As early as last year, the National Center for Mental Health, a government agency involved in preventing suicide, noted a huge spike in distress calls from March to August 2020 when hard-lockdowns were imposed nationwide to curb the increasing cases of COVID-19.

They say callers had anxiety-related concerns about livelihoods amid a raging pandemic. About 3.764 million Filipinos are unemployed.

The Philippine economy shrunk by 9 .6 per cent last year, and saw some of the worst performance in almost 40 years. Gross domestic product continues to drop by 4.2 per cent in the first quarter of 2021.


Jackia Lao, a social worker by profession, admits it can be prevented if families of the victims are sufficiently engaged.

She said that posts of possible would-be victims suffering from depression on any social media platform should not be taken lightly.

Loved ones and those close to people who may be going through a particularly challenging period should be sensitive and pay close attention, she said to me.

“Some have lost their jobs and if they cannot cope up or fix their problem, the only solution they see is to end their life,” Ms Lao, who works for the government, added, noting lockdowns in the capital contributes to someone’s decision to contemplating taking his or her own life.

With the alarming increase in figures, the Filipino government has made a push to enlist the help of more partners, with the Department of Justice seeking assistance from churches to counsel those impacted by the pandemic.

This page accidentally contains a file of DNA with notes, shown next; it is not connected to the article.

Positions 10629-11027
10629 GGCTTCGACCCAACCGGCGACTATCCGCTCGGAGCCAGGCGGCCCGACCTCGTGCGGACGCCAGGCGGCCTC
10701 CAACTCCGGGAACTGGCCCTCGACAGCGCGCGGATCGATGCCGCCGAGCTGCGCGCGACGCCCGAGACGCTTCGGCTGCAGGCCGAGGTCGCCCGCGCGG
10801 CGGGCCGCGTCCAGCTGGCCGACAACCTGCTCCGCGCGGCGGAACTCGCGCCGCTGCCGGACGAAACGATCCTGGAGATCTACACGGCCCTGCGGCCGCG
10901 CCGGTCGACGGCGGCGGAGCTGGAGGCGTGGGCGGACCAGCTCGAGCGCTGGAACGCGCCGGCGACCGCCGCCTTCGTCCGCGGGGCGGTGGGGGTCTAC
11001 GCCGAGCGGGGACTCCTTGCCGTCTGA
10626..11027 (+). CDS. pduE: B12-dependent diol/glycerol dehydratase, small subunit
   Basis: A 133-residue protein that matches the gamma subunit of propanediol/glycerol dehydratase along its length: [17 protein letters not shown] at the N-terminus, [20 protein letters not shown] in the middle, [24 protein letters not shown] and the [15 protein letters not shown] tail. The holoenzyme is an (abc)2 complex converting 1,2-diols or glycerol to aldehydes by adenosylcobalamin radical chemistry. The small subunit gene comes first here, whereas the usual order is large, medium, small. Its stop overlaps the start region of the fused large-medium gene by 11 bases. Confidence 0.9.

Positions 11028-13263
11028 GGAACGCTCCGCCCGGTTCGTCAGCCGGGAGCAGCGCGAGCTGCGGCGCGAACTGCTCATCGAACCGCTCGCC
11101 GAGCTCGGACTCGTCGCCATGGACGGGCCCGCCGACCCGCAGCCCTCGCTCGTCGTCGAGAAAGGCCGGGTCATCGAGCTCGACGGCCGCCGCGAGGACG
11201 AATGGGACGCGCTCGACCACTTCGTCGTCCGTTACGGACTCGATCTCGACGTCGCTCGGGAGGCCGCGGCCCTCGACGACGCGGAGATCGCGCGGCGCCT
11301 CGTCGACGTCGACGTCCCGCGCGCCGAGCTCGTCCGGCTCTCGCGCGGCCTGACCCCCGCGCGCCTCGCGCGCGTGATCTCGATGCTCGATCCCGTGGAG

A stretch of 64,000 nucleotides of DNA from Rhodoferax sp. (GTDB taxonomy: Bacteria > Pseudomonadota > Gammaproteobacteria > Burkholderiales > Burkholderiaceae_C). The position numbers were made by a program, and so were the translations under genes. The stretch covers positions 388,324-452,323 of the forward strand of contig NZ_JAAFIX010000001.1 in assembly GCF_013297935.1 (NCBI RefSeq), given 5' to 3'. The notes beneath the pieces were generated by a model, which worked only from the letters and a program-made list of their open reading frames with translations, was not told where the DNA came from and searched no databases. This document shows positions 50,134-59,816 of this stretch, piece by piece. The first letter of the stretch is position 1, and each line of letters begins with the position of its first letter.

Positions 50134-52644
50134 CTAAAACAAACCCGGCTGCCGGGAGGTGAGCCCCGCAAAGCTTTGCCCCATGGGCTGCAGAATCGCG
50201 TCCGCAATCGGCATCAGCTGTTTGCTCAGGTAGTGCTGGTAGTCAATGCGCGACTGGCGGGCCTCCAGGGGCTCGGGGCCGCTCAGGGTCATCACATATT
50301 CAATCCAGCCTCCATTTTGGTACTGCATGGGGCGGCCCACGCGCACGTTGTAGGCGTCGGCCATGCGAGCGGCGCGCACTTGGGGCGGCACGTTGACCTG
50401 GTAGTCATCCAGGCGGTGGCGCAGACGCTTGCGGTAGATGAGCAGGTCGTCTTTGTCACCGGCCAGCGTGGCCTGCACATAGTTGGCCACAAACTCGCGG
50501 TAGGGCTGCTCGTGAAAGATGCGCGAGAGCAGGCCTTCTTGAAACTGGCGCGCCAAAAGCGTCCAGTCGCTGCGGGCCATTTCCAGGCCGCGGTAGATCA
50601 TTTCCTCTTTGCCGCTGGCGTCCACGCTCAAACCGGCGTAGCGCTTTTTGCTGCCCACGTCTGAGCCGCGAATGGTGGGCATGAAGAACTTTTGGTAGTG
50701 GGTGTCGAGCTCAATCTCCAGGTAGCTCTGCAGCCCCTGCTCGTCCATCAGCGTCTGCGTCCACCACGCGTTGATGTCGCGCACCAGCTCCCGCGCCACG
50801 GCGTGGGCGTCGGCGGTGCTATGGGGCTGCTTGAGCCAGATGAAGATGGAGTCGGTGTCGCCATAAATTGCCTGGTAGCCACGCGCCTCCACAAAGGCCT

A policeman inspects passengers on the first day of a two-week lockdown in Quezon City, Metro Manila, Philippines, on Aug 6, 2021. (Photo” Reuters/Eloisa Lopez)


The trouble is this image of tough-guy stoicism that Filipinos have in getting through this pandemic.

On the one hand, the harsh treatment of suicide as a taboo subject have had a deterrent effect and serves a practical purpose.

On the other hand, the longstanding stigma surrounding any talk of suicide can be counter-productive at a time when the country has sought to embrace mental health, with a law passed in 2018 sought to tackle discrimination against mental health patients.

Filipino society tends to wave off mental health challenges, seeing these as a sign of insufficient religious faith. But these repeated lockdowns suggest more tender care is needed when people open up to reveal their vulnerabilities.

While we do not want to put the thought of suicide in people’s head, psychologists say it’s worth asking those in crisis if they have thought about it, giving them an opening to speak more frankly about their challenges.

Ms Lao tells me some signs of whether people are on the edge include feelings of hopelessness, loneliness, a desire to distance themselves from others, and sometimes a change in eating and sleeping habits.

The Philippines may be in a rut for a while, with open-shut lockdowns to contain the surge in infections inevitable in the months ahead.

Only 11.4 million Filipinos have been fully vaccinated (just over 10 per cent of its population). The country aims to vaccinate another 58 million people by the end of the year, even opening vaccination centres 24 hours a day to speed up inoculation rates. Officials have secured 164 million vaccines for 2021 and over 28 million have been delivered.

While the country undergoes lockdown over these two weeks, doctors and psychiatrists suggest getting in touch with family or friends through text messaging, phone calls, or online chat to help prevent suicidal cases.

If you’re in the Philippines and need mental health support, please call the National Center for Mental Health hotlines at 0917-899-USAP (8727) or 899-USAP (8727); or the Mind Matters hotline at 0918-942-4864.